The concept of cost requires alternatives. What do you cost, compared to the same universe with someone else in your place? very little. What do you cost, compared to no universe at all? you cost the universe.

The motivation remains the same regardless of whether your first ‘if’ is just an if, but at least it would answer part of the question.

My motivation is to elicit further communication about the potential interesting chains of reasoning behind it, since I’m more interested in those than in the original question itself. If it turns out that it’s just an ‘if’ without further interesting reasoning behind it, then at least I’ll know that.

“Ought implies can” in that linked article is about the present and future, not the past. There is nothing in that principle to disallow having a preference that the past had not been as it was, and to have regret for former actions. The past cannot be changed, but one can learn from one’s past errors, and strive to become someone who would not have made that error, and so will not in the future.

What about legality of mana usage? My life could be dramatically changed by adding a few zeroes to my bank account, which would only require changing a few bits, which are probably not even that difficult to find. That is, this task is probably cheaper than either sterilizing or boiling the glass of water.

There is an issue with “difficulty” of finding some bits. Like, difficulty for whom? A hypothetical agent who has what knowledge exactly? I was thinking about self-improvement, which (within human boundaries) has a nice upper limit—in worst case, you need to change all qbits in your body; but in most reasonable cases a fraction of them would probably suffice. The question is, how to find the relatively few qbits in my brain which would increase my intelligence, or willpower.

Alternatively, modifying other people could be quite profitable. Any person willing to help you is a multiplier for your abilities. The secular alternative to this is social skills (or manipulation).

I suspect that I don’t understand your last sentence at all.

Human behavior becomes a lot less confusing when you categorize each intentional action according to the two aforementioned categories.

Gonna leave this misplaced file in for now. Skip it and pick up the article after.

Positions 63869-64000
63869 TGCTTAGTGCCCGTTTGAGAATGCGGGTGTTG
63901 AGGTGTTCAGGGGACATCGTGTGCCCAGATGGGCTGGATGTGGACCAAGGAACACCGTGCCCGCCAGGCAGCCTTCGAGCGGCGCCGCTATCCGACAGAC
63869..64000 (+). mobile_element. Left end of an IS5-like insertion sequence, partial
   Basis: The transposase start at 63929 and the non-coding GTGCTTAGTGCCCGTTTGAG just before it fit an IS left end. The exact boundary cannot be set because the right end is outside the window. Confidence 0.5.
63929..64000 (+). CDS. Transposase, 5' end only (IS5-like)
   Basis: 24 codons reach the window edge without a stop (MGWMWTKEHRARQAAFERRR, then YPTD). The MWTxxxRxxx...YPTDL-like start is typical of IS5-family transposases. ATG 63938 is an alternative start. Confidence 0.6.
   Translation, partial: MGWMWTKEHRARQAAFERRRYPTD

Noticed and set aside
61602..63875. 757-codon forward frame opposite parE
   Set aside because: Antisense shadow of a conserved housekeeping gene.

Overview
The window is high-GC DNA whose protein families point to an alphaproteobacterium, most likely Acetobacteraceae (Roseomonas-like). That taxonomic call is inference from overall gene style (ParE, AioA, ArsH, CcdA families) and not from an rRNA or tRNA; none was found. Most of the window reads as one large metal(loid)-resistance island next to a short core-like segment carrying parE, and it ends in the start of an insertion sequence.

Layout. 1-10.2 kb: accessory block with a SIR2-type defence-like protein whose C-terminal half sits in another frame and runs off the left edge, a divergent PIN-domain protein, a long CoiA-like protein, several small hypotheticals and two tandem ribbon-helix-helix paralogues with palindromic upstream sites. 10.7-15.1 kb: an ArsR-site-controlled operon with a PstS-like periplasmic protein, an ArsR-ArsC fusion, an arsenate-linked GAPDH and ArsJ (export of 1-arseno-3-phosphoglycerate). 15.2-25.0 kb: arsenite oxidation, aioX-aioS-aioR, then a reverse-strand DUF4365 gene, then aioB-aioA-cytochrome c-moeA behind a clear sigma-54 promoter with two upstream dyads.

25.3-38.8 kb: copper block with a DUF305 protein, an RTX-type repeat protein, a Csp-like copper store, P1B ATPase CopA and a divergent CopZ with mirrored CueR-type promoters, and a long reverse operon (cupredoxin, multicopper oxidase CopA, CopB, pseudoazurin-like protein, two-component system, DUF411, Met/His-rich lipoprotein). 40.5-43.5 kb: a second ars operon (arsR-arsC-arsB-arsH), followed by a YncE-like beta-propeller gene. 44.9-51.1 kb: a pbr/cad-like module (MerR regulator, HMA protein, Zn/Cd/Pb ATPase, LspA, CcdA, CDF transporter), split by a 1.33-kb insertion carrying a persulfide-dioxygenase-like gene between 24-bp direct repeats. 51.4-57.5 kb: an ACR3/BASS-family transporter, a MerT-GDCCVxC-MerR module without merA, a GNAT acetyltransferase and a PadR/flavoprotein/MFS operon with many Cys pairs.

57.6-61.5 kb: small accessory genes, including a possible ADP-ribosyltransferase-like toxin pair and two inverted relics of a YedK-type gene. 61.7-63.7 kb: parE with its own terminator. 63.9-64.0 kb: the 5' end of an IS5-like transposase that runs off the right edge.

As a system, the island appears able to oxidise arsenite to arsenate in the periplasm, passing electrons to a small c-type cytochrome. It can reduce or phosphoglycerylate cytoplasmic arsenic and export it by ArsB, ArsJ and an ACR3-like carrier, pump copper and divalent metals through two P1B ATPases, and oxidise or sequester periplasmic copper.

Do you mean in this hypothetical universe? I imagine that it would diverge from our own very quickly if feats like your examples were possible for even a small fraction of people. I don’t think intentional actions in such a universe would split nicely into secular and mana actions, they would probably combine and synergize.

The chances of any holder increase when they get the new coin, not just the biggest holder. And although the biggest holder is most likely to get the new coin, it will provide them the smallest relative growth.

I wrote a simulation where players start as [60, 30, 10] and get 100 more coins. The results were: [111, 71, 18], [121, 60, 19], [127, 54, 19], [128, 55, 17], [119, 50, 31], [120, 57, 23], [113, 56, 31], [112, 64, 24], [127, 54, 19], [125, 58, 17], [99, 78, 23], [114, 69, 17], [127, 55, 18], [128, 46, 26], [114, 67, 19], [118, 67, 15], [110, 71, 19], [113, 60, 27], [107, 70, 23], [113, 71, 16].

import random

def next(arr): … r = random.randrange(sum(arr)) … n = [] … for i in arr: … … m = 1 if (r >= 0) and (r < i) else 0 … … r -= i … … n.append(i + m) … return n

def iterate(arr, count): … for i in range(count): … … arr = next(arr) … return arr

def main(): … for i in range(20): … … print(iterate([60,30,10], 100))

You’re stopping as soon as any holder gets at least 50%, or 2^20 iterations, whichever comes first? Obviously this is more likely with few starting coins and few initial participants. It’s absolutely certain with 3 participants holding 1 coin each. Even if coins were distributed by initial stake (i.e. uniformly between holders) these conditions would still often be reached with such small initial numbers.

Even with these tiny starting conditions biased toward dominance, a fair few runs never resulted in 50% holdings in the first 2^20 coins: 11 out of the 27 that weren’t mathematically impossible.

When you start with a tiny number of stakeholders with tiny stakes, large deviations will be likely.

The share-of-ownership sequence for a given stakeholder is essentially a random walk with step size decreasing like 1/n. Since variance of such a walk is the sum of individual variances, the variance for such a walk scales like Sum (1/n)^2, which remains bounded.

If you have N initial coins, the standard deviation in the limiting distribution (as number of allocations goes to infinity) is approximately 1/sqrt(N). In your largest starting allocation you have only N=30, and so the standard deviation in the limit is ~0.18. Since you have only 3 participants the 50% threshold is only 1 standard deviation from the starting values.

So basically what you’re seeing is an artifact of starting with tiny toy values. More realistic starting conditions (such as a thousand participants with up to a thousand coins each) will yield trivial deviations even over quadrillions of steps. The probability that any one participant would ever reach 50% via minting (or even a coalition of a hundred of them) is utterly negligible.

[edited]